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Budget is likely to withdraw subsidies, increase taxes: Miftah Ismail

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ISLAMABAD:– The Finance Minister Miftah Ismail said that Russia did not offer a 30% discount on oil and wheat, adding that the budget is likely to withdraw subsidies and increase taxes.

Pakistan’s Finance Minister Miftah Ismail said on Tuesday that Islamabad has asked both Russia and Ukraine to sell it wheat, stressing that sanctions on Moscow mean it will be “difficult for him” to imagine buying oil from it.

“We have asked Ukraine and Russia — whichever country can sell us wheat, we’d be happy to buy wheat from them,” said Ismail in response to a question during an interview with CNN’s Becky Anderson late Tuesday evening.

Anderson then asked if Russian oil was “out of the question”.

“The previous government wrote a letter to Russia — that letter was not responded to. Russia has also not offered us any oil, and it is now under sanctions. So its very difficult for me to imagine buying Russian oil,” responded Ismail.

Anderson referred to “other countries” buying Russian oil, mentioning India’s example.

“If Russia were to offer us oil, at a cheaper rate and if there were no sanctions on Pakistan buying Russian oil, then sure — we’d consider that. But at this point, it will not be possible for banks in Pakistan to open LCs (letters of credit) or to arrange (finances) to buy Russian oil — nor has Russian Federation offered to sell us any oil.”

Ismail’s statement comes at a time when oil prices extended a bull run and rose $2.13, or 1.8%, to $123.80 a barrel on Tuesday after the European Union agreed to a partial and phased ban on Russian oil and China decided to lift some Covid-19 restrictions.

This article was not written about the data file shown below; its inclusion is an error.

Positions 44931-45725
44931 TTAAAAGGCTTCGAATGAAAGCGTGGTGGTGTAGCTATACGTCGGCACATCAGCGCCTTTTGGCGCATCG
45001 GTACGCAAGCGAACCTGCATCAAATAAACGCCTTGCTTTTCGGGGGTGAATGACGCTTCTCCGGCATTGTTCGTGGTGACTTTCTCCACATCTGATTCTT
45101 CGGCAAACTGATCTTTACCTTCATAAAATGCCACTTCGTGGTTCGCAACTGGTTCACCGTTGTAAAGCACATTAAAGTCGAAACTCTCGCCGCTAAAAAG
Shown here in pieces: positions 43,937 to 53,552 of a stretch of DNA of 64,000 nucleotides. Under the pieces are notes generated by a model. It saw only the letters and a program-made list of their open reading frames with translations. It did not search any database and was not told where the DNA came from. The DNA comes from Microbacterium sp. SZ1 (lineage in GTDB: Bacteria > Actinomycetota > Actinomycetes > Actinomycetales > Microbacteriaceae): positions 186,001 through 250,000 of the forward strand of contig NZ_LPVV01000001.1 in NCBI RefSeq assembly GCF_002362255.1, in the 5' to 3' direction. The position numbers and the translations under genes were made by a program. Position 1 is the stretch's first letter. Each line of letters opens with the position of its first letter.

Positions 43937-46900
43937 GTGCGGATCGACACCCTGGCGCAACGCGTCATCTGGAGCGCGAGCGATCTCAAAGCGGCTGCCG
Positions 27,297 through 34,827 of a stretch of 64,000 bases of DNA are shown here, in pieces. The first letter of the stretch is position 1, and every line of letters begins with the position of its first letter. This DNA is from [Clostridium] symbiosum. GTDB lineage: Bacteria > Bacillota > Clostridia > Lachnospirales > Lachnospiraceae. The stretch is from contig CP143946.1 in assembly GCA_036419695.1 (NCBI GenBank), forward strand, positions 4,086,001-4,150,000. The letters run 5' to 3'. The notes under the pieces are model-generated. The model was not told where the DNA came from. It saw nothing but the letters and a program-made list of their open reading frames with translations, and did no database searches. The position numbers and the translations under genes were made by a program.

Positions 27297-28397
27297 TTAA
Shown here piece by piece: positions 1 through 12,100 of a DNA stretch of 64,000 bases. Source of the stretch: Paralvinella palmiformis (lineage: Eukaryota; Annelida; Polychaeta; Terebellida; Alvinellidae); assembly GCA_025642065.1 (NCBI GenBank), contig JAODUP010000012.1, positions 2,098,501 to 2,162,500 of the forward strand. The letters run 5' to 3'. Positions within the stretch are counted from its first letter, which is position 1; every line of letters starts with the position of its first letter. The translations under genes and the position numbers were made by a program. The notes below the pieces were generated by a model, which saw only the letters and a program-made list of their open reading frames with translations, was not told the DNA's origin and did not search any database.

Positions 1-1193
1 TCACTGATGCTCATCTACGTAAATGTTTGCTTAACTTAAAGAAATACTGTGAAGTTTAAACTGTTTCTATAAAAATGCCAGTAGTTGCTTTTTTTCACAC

Rising prices of oil, which forms a heavy component of Pakistan’s import bill, have put pressure on the cash-strapped economy already embroiled in talks with the International Monetary Fund (IMF) that has linked removal of energy subsidies to revival of the stalled $6-billion Extended Fund Facility (EFF).

Anderson’s question also coincides with a Reuters report that stated India has received 34 million barrels of discounted Russian oil since Moscow invaded Ukraine on February 24, according to Refinitiv Eikon data, more than trebling the value of total imports from Russia, including other products, compared with the same period of 2021.

India’s oil imports from Russia have been rising since February, as Asia’s third largest economy and the world’s third biggest oil importer, turned to deeply discounted Russian oil, mostly Urals crude, to cut its imports bill.

Meanwhile, Pakistan that saw its inflation reading hit 13.4% in April, prompting the central bank to raise the key interest rate more than expected (by 150 basis points to 13.75%), is now looking to cut fuel subsidy as means to showing its commitment to the IMF for the release of a $900-million tranche.

It raised petroleum rates by Rs30 per litre – the single largest increase in one go on fuel – with its energy minister saying that another increase could be in the offing before June 30.

The move prompted a series of rate-revisions the very next day with flour prices hitting Rs980, an increase of Rs180, at government-owned utility stores and raising fear of higher inflation in the coming days.

However, while commodity prices jumped, the country’s currency closed higher and registered its third-successive gain against the US dollar amid rekindled hope that the IMF programme was now closer to being revived and would pave way for further lending by other sources.

The rupee closed at 198.46 after a day-on-day appreciation of 60 paisas or 0.30% on Tuesday.


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